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Oops yes I ment rainbow board. I was also thinking about hands like KQ, KJ hands but once we c/c the flop and our opponent bets after checking to him on the turn, then he is going to have the more polorized range (as hes likely to check back marginal hands) and we'll have the condensed range. Vs a polorized range wouldn't it be better to c/c KQ, KJ hands as we could likely still have the best hand? Plus if we bink our draw on river is one of those hidden draws u talked about. Thats why im having a hard time coming up with a range to c/r bluff with. C/c a hand with no SD value seems like a hand we would just bet flop and barrel with or c/f flop with? Maybe im way off though.
You're not way off. It's hard to tell, but sometimes you have to really go out of your way to bluff in a spot even if another line is good too (if you're trying to stay balanced).

An easier example might just be turning a made hand into a bluff on the river. Checking will be +EV (often quite ++EV in certain spots), but sometimes you need to bluff with it anyways since you don't have other hands to bluff with.

In reality the turn situation you're talking about likely uses a pretty mixed strategy with a lot of the draws and pairs you're mentioning. So it's not something I'm very passionate about either way.
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Old 07-08-2013, 01:22 PM   #346
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You're not way off. It's hard to tell, but sometimes you have to really go out of your way to bluff in a spot even if another line is good too (if you're trying to stay balanced).

An easier example might just be turning a made hand into a bluff on the river. Checking will be +EV (often quite ++EV in certain spots), but sometimes you need to bluff with it anyways since you don't have other hands to bluff with.

In reality the turn situation you're talking about likely uses a pretty mixed strategy with a lot of the draws and pairs you're mentioning. So it's not something I'm very passionate about either way.
Understood. Thanks for the help.
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Old 07-08-2013, 10:49 PM   #347
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Re: Applications of No-Limit Hold 'em Review and Discussion - See 1st post for Updated Concepts

Hi Matthew, loving the book! On my second read now.

On page 331 you write:
Quote:
"The key difference is it's often superior to bet with a hand which will lose over half the time when called rather than check. Again, this should be a concept most advanced players are already familiar with"
I was reading this passage and I was like, yes Matthew I know I know but how can the advanced players know that? How could they possibly have obtained such knowledge? How? I need to know!

But then thank God I saw a footnote, and in the footnote it explains that it was David Sklansky that taught the advanced players the concept, and he did so 35 years ago, and he explained it in detail.

Good job on also including footnotes explaining that David Sklansky coined the terms semi-bluff and implied odds. It would have been a shame to leave that information out.
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Old 07-08-2013, 11:43 PM   #348
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Re: Applications of No-Limit Hold 'em Review and Discussion - See 1st post for Updated Concepts

hi
can someone explain to me this for the preflop unexploitation.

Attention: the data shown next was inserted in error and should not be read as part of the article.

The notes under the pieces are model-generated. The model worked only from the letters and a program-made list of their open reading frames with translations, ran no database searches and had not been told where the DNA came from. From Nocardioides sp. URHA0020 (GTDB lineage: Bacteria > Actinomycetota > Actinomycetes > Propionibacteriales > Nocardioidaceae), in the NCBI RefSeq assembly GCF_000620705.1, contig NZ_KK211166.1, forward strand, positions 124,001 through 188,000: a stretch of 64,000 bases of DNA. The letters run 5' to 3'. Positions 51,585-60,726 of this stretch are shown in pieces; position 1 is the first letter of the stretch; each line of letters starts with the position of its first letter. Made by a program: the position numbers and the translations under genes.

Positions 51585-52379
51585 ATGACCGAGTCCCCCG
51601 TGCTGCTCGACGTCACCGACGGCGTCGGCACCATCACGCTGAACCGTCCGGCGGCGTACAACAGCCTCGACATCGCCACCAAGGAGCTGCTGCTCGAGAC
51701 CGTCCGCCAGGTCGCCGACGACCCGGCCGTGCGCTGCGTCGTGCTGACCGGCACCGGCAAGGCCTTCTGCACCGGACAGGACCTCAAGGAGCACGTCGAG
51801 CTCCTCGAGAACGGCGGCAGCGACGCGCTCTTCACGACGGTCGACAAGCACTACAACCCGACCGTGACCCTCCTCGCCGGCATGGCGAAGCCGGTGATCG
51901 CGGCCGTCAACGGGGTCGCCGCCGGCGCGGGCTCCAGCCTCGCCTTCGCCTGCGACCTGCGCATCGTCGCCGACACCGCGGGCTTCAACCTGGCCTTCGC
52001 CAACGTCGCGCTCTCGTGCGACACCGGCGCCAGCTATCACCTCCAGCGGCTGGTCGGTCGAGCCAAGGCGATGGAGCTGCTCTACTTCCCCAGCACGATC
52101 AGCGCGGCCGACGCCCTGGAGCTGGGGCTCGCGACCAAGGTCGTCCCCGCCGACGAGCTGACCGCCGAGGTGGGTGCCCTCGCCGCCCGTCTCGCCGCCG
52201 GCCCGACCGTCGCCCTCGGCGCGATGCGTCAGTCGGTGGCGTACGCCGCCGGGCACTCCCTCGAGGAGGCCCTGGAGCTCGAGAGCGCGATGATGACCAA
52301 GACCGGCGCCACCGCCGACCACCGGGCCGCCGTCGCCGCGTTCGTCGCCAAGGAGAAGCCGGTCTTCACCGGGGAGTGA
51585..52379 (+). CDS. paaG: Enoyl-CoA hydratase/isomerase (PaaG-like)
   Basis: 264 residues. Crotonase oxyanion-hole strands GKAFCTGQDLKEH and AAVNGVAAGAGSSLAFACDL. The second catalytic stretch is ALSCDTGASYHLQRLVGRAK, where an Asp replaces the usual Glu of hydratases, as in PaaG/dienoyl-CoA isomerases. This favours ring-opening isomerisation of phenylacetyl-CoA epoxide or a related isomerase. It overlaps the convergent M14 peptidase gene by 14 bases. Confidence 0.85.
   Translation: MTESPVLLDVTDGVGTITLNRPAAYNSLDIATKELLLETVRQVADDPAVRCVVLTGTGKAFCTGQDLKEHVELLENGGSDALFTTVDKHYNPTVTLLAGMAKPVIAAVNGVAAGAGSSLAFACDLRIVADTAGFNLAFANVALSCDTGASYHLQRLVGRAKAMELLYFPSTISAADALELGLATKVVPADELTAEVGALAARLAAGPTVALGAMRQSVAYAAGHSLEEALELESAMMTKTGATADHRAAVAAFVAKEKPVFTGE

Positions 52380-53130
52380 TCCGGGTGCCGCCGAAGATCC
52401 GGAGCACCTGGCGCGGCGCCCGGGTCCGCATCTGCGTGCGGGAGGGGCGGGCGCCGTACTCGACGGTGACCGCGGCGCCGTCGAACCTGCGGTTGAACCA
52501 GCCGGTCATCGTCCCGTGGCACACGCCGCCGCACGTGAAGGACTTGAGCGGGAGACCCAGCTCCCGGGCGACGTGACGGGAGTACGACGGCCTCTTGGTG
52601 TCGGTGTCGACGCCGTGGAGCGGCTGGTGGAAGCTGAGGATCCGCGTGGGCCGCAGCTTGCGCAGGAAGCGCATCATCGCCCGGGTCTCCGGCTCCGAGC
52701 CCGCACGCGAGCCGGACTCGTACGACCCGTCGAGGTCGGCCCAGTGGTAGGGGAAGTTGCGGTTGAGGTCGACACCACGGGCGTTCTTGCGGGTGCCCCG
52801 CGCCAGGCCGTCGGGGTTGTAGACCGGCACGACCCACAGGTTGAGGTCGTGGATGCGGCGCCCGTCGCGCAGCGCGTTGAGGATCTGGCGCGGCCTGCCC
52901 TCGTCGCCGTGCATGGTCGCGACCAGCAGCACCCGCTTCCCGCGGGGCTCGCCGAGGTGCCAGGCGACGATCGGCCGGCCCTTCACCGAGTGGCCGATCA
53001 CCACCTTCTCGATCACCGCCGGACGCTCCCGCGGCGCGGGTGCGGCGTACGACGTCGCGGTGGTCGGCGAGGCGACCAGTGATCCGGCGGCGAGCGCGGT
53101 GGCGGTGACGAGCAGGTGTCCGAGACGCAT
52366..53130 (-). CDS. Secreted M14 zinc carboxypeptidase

we open 15% utg and a player 3bet us from CO,so we 4bet bluffs+values,il shove and we call with our value range.
but if we are in the first round at the table and the vilain is in fact a nit only 3betting AA but folding everything else (no calls)but we dont know that, arent we crushed here.thanks
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Old 07-09-2013, 12:32 AM   #349
Matthew Janda
 
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Re: Applications of No-Limit Hold 'em Review and Discussion - See 1st post for Updated Concepts

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Originally Posted by J_RAMONES View Post
hi
can someone explain to me this for the preflop unexploitation.
we open 15% utg and a player 3bet us from CO,so we 4bet bluffs+values,il shove and we call with our value range.
but if we are in the first round at the table and the vilain is in fact a nit only 3betting AA but folding everything else (no calls)but we dont know that, arent we crushed here.thanks
The pre-flop ranges aren't unexploitable and no one knows what the actual game theoretically optimal ranges are.

Also, if you play game theoretically optimally and your opponent does not, every hand in your optimal range will not be +EV against the opponent. Rather, you will overall with money in the long run with your range against his range. For example, if your opponent never folds you'll lose money with your bulffs, but overall win money as he'll be calling with too weak of hands when you're value betting.
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Old 07-09-2013, 03:49 PM   #350
CoronalDischarge
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Talking Re: Applications of No-Limit Hold 'em Review and Discussion - See 1st post for Updated Concepts

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Originally Posted by Bulabula View Post
Hi Matthew, loving the book! On my second read now.

On page 331 you write:


I was reading this passage and I was like, yes Matthew I know I know but how can the advanced players know that? How could they possibly have obtained such knowledge? How? I need to know!

But then thank God I saw a footnote, and in the footnote it explains that it was David Sklansky that taught the advanced players the concept, and he did so 35 years ago, and he explained it in detail.

Good job on also including footnotes explaining that David Sklansky coined the terms semi-bluff and implied odds. It would have been a shame to leave that information out.
I have no idea what level you're on here, but I laughed anyway.

Last edited by CoronalDischarge; 07-09-2013 at 03:50 PM. Reason: for balancing reasons